How to Make a Whamola

whamola stringing and playing

If you’ve ever wanted to combine the extreme note-bending capability of a trombone with the obvious awesomeness of a bass guitar, maybe a whamola like this one could be for you!  I’d never heard of one until recently, and haven’t picked up my bass in years, but my much more musically inclined cousin and I decided to build one.

It should be noted that this instrument is quite prone to string breakage if the handle is used too forcefully, so caution should be used both when building and playing.  As with many hacks an old piece of equipment, a bass guitar in this case, was partially sacrificed to make it.

The build itself, outlined here for the main assembly, or this post for mounting the electronics, was quite simple.  It took an afternoon of milling machine and miter saw work to get the 1 3/8 inch square piece of wood cut to size.  Cavities for the electronics and a slot for the handle axis (components for a screen repair tool and a bolt) were cut with the milling machine – a router could also be used.  It turned out to be a ton of fun to play, especially with an amp and distortion pedal.  Check out the video after the break to see us playing it, as well as one of the whamola going together! [Read more...]

Music visualization generator with a Propeller

The folks over at Gadget Gangster have been working on a music visualization system using a Parallax Propeller. The visualizations are awesome in their early-90s demoscene way, and of course we love anything using the oft under-appreciated Propeller.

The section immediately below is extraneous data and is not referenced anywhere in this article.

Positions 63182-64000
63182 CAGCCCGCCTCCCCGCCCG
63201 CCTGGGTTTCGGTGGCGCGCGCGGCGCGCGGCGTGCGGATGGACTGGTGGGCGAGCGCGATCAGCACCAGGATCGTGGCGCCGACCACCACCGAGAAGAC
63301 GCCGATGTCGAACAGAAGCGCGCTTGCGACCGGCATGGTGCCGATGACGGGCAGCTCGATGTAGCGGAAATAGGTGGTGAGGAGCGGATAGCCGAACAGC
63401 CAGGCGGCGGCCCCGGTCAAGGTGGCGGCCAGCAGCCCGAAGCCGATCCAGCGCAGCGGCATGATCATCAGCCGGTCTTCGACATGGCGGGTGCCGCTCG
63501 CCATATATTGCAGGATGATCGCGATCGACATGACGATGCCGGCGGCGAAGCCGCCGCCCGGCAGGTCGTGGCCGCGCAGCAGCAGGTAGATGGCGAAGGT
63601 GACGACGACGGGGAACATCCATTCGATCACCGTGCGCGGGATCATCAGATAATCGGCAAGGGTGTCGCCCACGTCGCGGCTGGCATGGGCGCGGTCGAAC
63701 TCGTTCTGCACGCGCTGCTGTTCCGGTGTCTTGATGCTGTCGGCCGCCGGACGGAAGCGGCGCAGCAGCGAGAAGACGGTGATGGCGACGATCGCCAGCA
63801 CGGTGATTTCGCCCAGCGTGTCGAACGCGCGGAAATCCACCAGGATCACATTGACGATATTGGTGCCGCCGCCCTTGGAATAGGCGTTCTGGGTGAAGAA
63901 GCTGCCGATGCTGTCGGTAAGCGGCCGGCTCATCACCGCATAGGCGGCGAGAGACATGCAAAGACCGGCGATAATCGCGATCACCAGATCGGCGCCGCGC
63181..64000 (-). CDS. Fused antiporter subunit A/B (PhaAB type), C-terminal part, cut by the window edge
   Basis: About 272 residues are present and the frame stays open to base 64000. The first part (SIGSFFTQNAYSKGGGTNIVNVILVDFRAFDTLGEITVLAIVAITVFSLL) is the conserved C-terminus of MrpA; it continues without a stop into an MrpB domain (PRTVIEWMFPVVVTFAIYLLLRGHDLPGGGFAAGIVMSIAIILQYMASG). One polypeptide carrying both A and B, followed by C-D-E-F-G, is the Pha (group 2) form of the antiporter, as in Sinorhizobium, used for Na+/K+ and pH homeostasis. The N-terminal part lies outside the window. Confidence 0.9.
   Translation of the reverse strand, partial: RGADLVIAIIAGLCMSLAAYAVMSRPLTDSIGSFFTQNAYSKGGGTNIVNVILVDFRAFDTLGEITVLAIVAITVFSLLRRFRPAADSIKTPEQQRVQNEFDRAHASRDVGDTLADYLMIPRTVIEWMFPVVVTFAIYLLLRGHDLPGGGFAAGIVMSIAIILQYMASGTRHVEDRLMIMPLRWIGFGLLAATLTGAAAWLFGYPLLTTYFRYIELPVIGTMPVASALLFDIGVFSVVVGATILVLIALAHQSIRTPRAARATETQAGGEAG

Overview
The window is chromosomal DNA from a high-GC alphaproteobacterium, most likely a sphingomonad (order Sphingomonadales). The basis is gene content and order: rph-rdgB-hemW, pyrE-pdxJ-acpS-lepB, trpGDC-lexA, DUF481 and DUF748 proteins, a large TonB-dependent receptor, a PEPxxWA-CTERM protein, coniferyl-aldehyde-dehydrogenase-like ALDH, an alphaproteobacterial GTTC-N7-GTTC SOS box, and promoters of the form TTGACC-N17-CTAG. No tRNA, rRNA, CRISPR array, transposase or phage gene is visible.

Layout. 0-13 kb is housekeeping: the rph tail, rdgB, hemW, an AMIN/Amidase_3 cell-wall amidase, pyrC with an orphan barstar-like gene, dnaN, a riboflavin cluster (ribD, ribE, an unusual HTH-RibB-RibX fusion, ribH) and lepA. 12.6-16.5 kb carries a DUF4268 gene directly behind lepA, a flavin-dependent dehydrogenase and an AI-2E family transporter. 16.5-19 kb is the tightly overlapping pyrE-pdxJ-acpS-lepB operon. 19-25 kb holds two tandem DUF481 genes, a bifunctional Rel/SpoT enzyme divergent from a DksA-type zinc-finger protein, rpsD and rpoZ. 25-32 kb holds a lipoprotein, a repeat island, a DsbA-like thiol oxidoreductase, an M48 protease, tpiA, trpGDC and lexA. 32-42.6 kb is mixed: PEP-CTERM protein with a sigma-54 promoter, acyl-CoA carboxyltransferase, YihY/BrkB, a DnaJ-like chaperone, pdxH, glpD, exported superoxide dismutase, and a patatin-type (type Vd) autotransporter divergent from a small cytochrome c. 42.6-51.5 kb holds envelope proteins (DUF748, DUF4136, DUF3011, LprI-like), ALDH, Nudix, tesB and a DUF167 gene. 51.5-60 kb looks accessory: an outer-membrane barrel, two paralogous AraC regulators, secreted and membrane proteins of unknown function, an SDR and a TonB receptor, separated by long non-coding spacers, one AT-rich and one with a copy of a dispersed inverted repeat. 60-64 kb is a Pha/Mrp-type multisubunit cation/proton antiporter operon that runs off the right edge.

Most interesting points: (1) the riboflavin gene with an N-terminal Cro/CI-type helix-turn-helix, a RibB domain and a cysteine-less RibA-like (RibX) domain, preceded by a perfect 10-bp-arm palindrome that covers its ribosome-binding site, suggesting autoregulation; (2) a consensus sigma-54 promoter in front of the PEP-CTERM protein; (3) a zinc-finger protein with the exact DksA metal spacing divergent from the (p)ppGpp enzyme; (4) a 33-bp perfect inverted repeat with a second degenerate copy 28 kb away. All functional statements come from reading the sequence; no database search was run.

The project is called Video Beats and it generates music visualizations in the style of a blocky but very complex Atari 2600 game. There’s really not much to the build – just two RCA jacks for the audio input and video output along with a couple of resistors – but we do appreciate how nicely this project would fit in at a chiptunes show.

The Gadget Gangster team says the input isn’t limited to just audio – a potentiometer, accelerometer, or even a light sensor can be added to the build for a more dynamic output. After the break, you can see the demo of Video Beats, and a [Family Sohn] music video that used an early version of this circuit.

[Read more...]

DrummerBot joins the jam session when your bandmates are busy

drummerbot

It seems that more often than not, [Steffest] finds himself inspired to rock out on his guitar without a percussion section to back him up. Like any enterprising hacker/musician would be wont to do, he built a robotic drummer to join in when he got the urge to play.

His DrummerBot is driven using an Arduino, which is tasked with controlling the 8 servo motors that the bot has at its disposal. The bot’s drum set is composed of a variety of items from fan motors to pot lids and more. [Steffest] wanted the ability to produce the maximum variety of sounds possible, so most of the servo motors are driven in two directions allowing the bot to strike more than one item with each “arm”.

[Steffest] is a big fan of interfacing physical objects with a web interface, so he built a simple HTML based sequencer that allows him to program the robot from his phone. Once the sequencer is programmed, the DrummerBot can be launched into action with the simple press of a button.

[Steffest] says that the bot works pretty well, but the sound is a bit raw if you hear it live. A little Ableton Live post-processing goes a long way to smooth things out however, as you can see in the video below.

[Thanks, Wesley]

[Read more...]

Re-live 1978 in all its glory with the [Roth] Scream Box

roth-scream-box

We never imagined that [David Lee Roth] would mesh well with an Arduino, that is until Flickr user [tgtsfkncld] showed off his [Roth] Scream Box a few days ago.

The unassuming box resembles sort of a nondescript “Easy Button”, but its payload is far more entertaining than whatever Staples could have possibly recorded for their device. Once the Scream Box is powered on, each press of the button rewards the user with a short sound clip of [Roth] singing the lyrics from [Van Halen’s] “Runnin’ With the Devil”.